Armenia’s potato queendom: a female-dominated industry
Collecting potatoes in Armenia
Having wrapped their heads in headscarves to protect themselves from the sun, and wearing gloves and warm clothing, women set out to the potato fields with a restless smile on their faces. The many years of hard labour in the field has hardened them – they don’t complain about anything.
“Yes, it’s hard work. All work is difficult, there is no such thing as easy money. Our work is with the earth, we hand her seeds and receive her fruit,” says Mayranush.
She has been planting sprouting potatoes for 10 years, and annually receives an additional 10-15 potatoes back. She says that the men used to help, but now they are working abroad and practically all the work is done by women: they plant the potatoes, water them, and then gather them in bags. The burning sun, cold and rain do not prevent them from working.
One of their greatest joys throughout the work day is a cup of coffee, boiled and simmered in a large teapot right on the field. It gives them energy and allows them to rest up, even if just for a minute. In such moments, instead of the sound of a tractor one can hear the cheerful voices and laughter of the women.
Women’s names are used for most of the potato variants: Agatha, Madelya, Marfona and Arizona. Only the Austrian, Dutch and Scottish kinds of potatoes are able to survive in Armenia’s climatic conditions.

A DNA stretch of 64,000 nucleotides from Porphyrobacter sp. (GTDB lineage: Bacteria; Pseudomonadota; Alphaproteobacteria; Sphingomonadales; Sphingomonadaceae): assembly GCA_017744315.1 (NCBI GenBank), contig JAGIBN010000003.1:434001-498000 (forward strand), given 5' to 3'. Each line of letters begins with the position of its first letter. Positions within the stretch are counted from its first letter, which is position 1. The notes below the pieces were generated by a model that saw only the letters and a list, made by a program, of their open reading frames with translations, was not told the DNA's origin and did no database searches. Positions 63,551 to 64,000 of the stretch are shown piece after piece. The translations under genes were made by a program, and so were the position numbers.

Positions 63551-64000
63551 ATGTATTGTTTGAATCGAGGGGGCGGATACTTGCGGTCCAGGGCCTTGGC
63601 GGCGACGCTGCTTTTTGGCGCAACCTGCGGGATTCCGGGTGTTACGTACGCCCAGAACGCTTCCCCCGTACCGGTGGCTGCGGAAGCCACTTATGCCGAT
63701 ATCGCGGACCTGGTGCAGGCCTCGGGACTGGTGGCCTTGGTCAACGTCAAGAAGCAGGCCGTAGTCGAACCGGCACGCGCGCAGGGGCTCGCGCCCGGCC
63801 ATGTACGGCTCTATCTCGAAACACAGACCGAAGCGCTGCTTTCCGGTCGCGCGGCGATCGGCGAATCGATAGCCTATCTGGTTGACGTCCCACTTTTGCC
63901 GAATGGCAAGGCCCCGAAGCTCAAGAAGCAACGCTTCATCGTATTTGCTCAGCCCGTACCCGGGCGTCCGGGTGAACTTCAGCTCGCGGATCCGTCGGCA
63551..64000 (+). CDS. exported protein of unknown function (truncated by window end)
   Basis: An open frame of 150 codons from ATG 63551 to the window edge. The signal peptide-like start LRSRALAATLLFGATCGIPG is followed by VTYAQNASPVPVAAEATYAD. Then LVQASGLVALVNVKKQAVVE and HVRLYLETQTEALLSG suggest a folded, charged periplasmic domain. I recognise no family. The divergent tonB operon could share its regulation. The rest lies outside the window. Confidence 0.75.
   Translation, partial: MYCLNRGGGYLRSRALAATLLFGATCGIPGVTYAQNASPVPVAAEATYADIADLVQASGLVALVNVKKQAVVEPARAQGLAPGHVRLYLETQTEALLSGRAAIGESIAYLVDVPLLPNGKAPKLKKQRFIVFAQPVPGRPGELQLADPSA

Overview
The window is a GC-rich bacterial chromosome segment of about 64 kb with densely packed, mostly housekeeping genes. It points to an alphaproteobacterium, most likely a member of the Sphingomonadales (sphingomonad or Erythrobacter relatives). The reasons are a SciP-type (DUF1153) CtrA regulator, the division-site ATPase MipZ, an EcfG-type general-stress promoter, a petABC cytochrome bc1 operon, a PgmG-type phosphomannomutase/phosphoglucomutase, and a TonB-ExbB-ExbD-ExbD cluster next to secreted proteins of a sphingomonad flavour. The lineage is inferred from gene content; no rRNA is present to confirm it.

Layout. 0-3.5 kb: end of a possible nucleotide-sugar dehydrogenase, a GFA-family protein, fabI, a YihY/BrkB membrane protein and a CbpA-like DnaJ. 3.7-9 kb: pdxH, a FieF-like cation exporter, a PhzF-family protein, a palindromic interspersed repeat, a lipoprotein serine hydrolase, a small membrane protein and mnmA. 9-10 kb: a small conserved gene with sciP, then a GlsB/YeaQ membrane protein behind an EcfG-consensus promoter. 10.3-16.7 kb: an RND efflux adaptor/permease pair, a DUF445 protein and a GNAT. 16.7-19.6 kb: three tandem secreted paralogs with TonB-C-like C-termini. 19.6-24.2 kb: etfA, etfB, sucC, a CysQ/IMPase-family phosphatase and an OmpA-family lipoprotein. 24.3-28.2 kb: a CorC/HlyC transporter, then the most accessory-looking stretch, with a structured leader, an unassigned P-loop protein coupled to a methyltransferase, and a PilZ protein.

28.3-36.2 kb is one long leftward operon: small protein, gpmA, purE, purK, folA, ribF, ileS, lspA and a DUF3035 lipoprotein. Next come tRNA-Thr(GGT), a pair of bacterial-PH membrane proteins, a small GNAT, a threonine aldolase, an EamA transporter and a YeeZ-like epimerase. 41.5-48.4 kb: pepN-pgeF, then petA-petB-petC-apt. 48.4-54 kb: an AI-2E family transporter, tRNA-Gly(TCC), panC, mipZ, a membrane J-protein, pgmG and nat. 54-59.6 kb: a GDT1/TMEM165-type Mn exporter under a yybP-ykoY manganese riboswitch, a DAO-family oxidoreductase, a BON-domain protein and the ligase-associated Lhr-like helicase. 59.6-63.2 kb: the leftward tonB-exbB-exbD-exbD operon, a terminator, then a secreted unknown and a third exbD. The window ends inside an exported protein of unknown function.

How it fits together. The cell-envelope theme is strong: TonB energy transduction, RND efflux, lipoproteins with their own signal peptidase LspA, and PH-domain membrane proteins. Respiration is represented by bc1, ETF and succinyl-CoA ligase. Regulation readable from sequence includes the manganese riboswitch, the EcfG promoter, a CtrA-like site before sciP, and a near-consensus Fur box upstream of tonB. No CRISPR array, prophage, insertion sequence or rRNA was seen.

Every year, they bring three to four new kinds of potatoes to Armenia to check whether they will grow successfully. The seed potatoes that ‘make it’ are sold to farmers in order to improve and diversify their assortment and increase the harvest volume.
“This year the weather was bad. Hail destroyed everything. In some fields, we had to leave up to fifty per cent of the harvest in the ground,” says Angela, one of the women who works in the potato fields.
In previous years every hectare yielded about 30-35 tonnes of potatoes, but now farmers only receive about half that.
Throughout Armenia, the potato harvest is coming to an end. Farmers warn that the harvest was less than they expected and the consequences will be self-evident.
“We expect prices to rise because the harvest was small, but it’s not worth making predictions yet. You cannot predict the market, the price might remain high, or it could drastically fall. The farmers might hold on to their harvest and it could rot by spring,” said Lusik Tovmasyan, who has been growing potatoes for 25 years in the fields of Azatan village.
But the worry and anxiety on how to sell their crops, and at what price, disappears when they bake potatoes in the field, in the same earth in which it grew. This is a very special ritual, one in which the first harvest is evaluated by the very people who grew it.